Last night NBC showed an entire movie — a welcome throwback to the glory days of their Saturday Night at the Movies program in the 1960’s during which I saw some of the Hollywood classics that are still among my all-time favorite films, including Sunset Boulevard, Monkey Business (the sci-fi screwball comedy from 1952 with Cary Grant, Ginger Rogers and Marilyn Monroe — not the 1931 Marx Brothers film, which I encountered later), The Seven-Year Itch, The Solid Gold Cadillac and the 1960 version of H. G. Wells’ The Time Machine (which gave me a lifelong phobia about clocks — to this day I cannot sleep in a room with a ticking clock: all my bedroom clocks have to be electric and silent). Just what quirk of network scheduling led to this unexpected revival of an old television tradition is unknown to me, but it was a joy: the movie was a 2012 Weinstein Company release of a British-German co-production called Unfinished Song, though the original working title was Song for Marion. Written and directed by Paul Andrew Williams, Unfinished Song deals with an elderly long-term married couple in Britain, Arthur and Marion Harris (Terence Stamp and Vanessa Redgrave), who deeply love each other but on the surface kvetch a lot. Arthur is introverted and mistrustful of people; Marion is outgoing and has been singing for several years with a local choir called the OAP’Z (and no, we’re never told why it has that name or what it stands for). After having seen the Chapel Choir of Selwyn College at Cambridge University at St. Paul’s Episcopal Cathedral, I suddenly felt I understood just how seriously the British take competitive choir singing, to the extent that that episode of the Father Brown series which depicted rival choir directors resorting to blackmail, espionage and even murder to win a local singing contest suddenly seemed more believable than it had when I’d watched it. Though the contest rivalries in this story aren’t quite so dire, it’s clear this chorus is not only intent on practicing to get good enough to win an audition to a major regional contest, they’re going all out to win it and their director, Elizabeth (Gemma Arterton, who learned to play piano for this film and played the parts herself, as Stamp, Redgrave and the other cast members playing the choir did their own singing), takes this ultra-seriously.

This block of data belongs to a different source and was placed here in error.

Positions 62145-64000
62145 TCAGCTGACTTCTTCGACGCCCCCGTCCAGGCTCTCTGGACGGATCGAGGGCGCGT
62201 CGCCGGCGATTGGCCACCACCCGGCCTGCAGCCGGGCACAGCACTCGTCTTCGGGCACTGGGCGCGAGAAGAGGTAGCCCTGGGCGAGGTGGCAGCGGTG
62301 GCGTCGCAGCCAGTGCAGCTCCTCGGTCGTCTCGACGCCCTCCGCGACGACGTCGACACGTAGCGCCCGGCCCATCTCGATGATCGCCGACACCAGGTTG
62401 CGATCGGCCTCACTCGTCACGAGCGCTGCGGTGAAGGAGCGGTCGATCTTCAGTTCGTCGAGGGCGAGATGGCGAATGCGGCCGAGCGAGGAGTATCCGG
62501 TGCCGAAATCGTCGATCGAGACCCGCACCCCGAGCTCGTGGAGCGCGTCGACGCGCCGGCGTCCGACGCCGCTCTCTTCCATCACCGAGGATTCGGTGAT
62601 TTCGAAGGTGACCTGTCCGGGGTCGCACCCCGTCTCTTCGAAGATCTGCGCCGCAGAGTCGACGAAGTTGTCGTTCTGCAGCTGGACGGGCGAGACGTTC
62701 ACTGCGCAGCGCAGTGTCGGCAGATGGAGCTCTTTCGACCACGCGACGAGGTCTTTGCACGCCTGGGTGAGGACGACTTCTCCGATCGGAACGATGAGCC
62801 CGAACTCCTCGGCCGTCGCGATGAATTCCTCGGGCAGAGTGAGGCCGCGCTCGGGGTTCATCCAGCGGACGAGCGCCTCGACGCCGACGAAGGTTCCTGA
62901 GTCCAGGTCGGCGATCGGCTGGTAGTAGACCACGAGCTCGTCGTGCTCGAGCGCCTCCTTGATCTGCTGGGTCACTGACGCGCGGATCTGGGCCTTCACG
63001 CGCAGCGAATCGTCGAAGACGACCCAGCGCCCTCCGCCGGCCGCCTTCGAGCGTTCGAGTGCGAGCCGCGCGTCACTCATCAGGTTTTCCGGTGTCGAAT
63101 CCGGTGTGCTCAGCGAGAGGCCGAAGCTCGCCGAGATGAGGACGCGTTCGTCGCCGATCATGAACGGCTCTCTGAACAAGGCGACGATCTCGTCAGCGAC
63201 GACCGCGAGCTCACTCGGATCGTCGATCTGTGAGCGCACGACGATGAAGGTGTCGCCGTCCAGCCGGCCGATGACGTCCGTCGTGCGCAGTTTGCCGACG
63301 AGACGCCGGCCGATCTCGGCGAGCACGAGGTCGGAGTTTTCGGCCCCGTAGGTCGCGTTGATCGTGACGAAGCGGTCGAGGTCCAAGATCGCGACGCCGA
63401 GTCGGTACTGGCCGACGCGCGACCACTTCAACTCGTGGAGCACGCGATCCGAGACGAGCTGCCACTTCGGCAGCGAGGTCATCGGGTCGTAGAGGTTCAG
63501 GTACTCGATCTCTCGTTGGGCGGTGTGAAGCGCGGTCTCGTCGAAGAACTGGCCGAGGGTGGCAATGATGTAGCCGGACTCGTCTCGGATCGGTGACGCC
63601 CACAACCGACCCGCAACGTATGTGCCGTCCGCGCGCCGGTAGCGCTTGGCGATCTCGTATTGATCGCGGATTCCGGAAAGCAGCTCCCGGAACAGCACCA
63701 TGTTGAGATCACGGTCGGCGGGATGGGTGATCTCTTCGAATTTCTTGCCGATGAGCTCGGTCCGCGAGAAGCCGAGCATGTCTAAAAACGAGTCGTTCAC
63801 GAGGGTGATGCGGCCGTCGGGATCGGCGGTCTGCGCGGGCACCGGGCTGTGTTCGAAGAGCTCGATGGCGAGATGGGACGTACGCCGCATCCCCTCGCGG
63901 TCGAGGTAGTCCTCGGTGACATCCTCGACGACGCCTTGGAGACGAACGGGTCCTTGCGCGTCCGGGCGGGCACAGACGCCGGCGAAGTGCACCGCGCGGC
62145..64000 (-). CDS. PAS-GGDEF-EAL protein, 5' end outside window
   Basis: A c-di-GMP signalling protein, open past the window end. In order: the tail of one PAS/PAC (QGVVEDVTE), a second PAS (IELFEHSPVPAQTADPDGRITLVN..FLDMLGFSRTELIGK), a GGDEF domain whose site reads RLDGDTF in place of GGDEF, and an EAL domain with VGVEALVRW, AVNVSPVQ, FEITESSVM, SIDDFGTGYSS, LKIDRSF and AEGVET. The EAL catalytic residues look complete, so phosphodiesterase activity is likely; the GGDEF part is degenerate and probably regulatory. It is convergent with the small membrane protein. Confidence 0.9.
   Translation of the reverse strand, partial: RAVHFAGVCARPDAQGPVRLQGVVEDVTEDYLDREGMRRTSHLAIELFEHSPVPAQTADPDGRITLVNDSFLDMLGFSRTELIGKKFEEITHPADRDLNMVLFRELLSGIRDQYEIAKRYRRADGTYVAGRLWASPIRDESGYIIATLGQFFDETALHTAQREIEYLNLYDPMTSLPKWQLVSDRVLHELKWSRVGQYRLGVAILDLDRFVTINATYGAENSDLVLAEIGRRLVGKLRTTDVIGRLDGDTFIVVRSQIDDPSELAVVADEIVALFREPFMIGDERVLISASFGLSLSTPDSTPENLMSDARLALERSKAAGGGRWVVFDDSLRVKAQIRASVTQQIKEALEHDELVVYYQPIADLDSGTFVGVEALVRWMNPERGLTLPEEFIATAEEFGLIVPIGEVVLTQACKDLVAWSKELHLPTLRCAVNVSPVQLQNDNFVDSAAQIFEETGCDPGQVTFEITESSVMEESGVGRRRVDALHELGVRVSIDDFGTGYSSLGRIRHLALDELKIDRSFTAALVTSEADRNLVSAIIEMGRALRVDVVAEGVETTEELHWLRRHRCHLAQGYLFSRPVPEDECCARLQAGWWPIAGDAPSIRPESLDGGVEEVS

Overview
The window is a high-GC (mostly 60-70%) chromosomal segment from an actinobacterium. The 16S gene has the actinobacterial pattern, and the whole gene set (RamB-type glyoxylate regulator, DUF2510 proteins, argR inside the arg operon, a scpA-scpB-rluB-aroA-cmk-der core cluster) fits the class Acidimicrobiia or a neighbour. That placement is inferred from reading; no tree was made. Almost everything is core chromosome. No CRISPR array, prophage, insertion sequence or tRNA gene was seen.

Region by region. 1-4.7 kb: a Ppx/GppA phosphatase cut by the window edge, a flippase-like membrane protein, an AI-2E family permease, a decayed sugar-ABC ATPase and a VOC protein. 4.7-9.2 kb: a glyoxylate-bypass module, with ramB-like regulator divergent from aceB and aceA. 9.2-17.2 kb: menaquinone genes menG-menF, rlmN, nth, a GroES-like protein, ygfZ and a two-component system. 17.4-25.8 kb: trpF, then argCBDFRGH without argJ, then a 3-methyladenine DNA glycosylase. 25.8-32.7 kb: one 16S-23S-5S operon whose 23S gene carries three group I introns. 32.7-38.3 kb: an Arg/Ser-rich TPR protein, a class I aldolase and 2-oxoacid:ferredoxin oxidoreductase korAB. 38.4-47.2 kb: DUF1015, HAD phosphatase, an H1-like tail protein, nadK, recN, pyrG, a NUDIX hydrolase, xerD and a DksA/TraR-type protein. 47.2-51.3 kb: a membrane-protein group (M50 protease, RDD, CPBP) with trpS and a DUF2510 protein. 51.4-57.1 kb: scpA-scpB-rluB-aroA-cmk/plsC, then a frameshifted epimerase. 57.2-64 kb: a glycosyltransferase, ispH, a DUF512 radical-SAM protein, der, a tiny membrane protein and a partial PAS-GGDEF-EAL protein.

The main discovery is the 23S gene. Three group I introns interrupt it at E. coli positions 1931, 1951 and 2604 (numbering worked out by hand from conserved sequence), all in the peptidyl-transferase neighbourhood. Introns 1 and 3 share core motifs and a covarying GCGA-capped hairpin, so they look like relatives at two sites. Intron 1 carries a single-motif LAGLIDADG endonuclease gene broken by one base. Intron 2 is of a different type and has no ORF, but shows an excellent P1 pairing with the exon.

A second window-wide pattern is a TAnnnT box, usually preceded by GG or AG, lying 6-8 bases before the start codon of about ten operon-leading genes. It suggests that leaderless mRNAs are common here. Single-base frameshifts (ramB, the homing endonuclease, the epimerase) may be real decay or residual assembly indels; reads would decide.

What sets this group aside from every other choir in the competition — or, one suspects, in the entire U.K. — is their repertoire: their featured numbers include the B-52’s “Love Shack,” Salt-n-Pepa’s “Let’s Talk About Sex,” the Motown classic “Nowhere to Run” and the heavy-metal song “Crazy.” When the film opens Marion has been diagnosed with terminal cancer and is expected to have only weeks to live, but she’s still feisty enough that when she thinks Arthur has insulted her friends in the choir, she responds by literally refusing to speak to her husband or allowing him to speak with her. About two-fifths of the way through the movie, she finally dies just after having debuted the big solo she was expecting to sing at the competition — Cyndi Lauper’s hit “True Colors” (a wrench to me because it was also the song I heard the San Diego Gay Men’s Chorus sing live while my late client Bettie Pulcrano was in the nursing home and I knew she was not long for this world, and I used it to kick off a mix CD because it summed up the way I felt about her and how I’d been able to look beyond her surface crankiness and temper to see her “true colors, because you’re beautiful like a rainbow”) — and through a series of unlikely encounters Arthur goes from hanging outside as the remaining members of the choir rehearse for their big day to coming into the building to joining in. What’s remarkable about this film is the quiet dignity and strength of both the writing and the acting, and also the complexity of the relationships between the characters: Arthur and Marion have an adult son, James (Christopher Eccleston), but there’s so much bitterness between father and son that at Marion’s funeral Arthur literally tells James he doesn’t want to speak to him again. Arthur also runs afoul of the school authorities when he stops by one afternoon and calls out to his granddaughter (James’s child) to say hello to her and give her a chocolate bar — and he’s chewed out by a nastily overprotective teacher who wonders just who this strange old man is who’s accosting one of the kids and doesn’t relent just because he says he’s the girl’s grandfather. There’s also a marvelous scene in which the expected relationship between Arthur and the choir director Elizabeth suddenly reverses and it’s he who is supporting her through the breakup of her latest romantic involvement instead of her supporting him through the grief over his wife’s death.